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Tim Mitchell

Tim Mitchell is a business intelligence consultant, author, trainer, and SQL Server MVP with over a decade of data management experience. He is a partner with Linchpin People and is the principal of Tyleris Data Solutions.

Tim has spoken at international and local events including the SQL PASS Summit, SQLBits, SQL Connections, along with dozens of tech fests, code camps, and SQL Saturday events. He is coauthor of the book SSIS Design Patterns, and is a contributing author on MVP Deep Dives 2.

You can visit his website and blog at or follow him on Twitter at

Slacking and data quality (in that order)

Well, I almost missed blogging for the entire month of June.  I'm sure that this fact didn't go unnoticed by both of the people who read my blog...  I'm working on a major data conversion and am in a mad dash to finish converting and validating years of healthcare and financial data, and unfortunately my free time (including the time allocated for blogging) has been scarce.  The good news is that the project - at least the data conversion piece - will be over in late September and perhaps life will return to some semblance of normalcy.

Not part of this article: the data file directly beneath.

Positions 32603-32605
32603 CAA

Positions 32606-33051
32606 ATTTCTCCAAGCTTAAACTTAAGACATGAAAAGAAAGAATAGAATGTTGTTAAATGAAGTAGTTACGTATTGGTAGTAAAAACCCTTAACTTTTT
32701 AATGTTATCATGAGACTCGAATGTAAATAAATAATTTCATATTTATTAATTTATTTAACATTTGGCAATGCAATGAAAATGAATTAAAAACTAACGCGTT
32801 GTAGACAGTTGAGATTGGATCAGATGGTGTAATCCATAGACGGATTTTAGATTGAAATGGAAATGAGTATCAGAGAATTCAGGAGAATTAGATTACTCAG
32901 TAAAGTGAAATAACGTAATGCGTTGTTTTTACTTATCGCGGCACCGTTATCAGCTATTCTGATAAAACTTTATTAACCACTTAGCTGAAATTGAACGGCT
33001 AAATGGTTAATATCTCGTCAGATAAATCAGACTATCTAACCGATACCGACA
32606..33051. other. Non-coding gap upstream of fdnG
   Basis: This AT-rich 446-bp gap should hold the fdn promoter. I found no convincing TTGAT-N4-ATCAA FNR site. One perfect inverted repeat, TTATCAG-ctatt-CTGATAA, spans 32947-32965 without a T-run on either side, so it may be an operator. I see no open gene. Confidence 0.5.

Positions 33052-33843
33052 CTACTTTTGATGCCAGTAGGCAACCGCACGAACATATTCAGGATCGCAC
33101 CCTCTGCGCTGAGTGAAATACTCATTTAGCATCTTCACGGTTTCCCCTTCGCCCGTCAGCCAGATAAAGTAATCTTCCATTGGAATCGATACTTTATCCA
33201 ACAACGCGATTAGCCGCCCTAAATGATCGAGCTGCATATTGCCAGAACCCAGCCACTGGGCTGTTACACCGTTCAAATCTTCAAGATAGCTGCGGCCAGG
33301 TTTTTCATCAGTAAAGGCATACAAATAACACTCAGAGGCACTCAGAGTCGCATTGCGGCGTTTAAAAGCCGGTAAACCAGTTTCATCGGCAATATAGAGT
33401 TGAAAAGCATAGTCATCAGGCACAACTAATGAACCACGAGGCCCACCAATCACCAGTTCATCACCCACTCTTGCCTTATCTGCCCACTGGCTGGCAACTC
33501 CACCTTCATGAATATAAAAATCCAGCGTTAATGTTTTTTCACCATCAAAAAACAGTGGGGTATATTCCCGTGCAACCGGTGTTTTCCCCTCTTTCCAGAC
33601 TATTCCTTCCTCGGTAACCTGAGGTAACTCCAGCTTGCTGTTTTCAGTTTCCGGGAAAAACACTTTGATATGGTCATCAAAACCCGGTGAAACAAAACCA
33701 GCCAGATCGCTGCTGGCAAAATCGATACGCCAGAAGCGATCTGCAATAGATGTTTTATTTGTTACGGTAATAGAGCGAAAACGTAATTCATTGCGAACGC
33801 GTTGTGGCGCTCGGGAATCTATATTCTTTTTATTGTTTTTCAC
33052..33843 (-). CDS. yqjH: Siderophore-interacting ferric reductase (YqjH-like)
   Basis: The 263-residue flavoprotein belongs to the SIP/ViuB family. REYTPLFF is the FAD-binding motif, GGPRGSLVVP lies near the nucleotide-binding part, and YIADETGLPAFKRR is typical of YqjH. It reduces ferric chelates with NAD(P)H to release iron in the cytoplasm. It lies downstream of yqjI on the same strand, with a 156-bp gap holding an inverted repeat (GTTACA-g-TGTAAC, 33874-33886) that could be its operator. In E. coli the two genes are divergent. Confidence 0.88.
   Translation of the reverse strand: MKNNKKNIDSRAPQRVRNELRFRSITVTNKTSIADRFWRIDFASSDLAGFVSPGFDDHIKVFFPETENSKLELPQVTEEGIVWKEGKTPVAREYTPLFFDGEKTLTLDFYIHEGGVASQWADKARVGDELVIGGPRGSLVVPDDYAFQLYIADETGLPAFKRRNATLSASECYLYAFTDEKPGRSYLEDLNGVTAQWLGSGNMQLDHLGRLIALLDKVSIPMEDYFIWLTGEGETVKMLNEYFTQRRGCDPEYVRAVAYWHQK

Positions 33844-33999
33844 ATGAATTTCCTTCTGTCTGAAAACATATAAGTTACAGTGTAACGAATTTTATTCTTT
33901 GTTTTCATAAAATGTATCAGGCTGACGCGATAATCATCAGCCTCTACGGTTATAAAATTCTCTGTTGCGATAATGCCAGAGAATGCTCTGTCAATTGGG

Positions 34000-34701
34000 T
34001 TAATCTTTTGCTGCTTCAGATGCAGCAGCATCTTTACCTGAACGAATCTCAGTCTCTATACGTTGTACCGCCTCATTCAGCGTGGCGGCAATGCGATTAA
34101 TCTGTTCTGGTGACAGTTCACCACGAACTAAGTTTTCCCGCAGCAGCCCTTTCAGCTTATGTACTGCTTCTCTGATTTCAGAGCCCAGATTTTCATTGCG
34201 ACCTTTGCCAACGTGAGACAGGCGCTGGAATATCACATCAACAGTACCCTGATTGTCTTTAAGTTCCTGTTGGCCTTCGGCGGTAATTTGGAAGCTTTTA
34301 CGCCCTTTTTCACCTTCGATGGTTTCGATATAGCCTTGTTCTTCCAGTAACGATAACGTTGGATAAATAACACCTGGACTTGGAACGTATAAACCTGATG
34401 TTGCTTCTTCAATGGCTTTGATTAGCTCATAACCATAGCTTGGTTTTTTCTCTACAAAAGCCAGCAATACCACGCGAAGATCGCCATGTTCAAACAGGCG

The aforementioned project has been an interesting exercise in data quality.  The system from which I am extracting data is quite old, in technology years anyway, and the application design lacks some of the keystones of modern systems - not the least of which is relational integrity.  The de facto standard for data entry was free text, which made for many (in some cases, tens of thousands) of duplicates.  Fortunately, the system to which I am converting has a well designed SQL Server backend, and in spite of a few disagreements, the vendor has been open to modifying the system to suite or needs.  As to the quality of our data, I've had lots of opportunities to expand my SSIS skills to gently (most of the time) massage the data into the target system.  I've even been able to write some code, which I don't do that much any more, for some advanced text parsing and manipulation.

Once this project is complete, I'll write a more comprehensive - and coherent - post to discuss in more detail my travels through this conversion and some of the data quality lessons I've learned.


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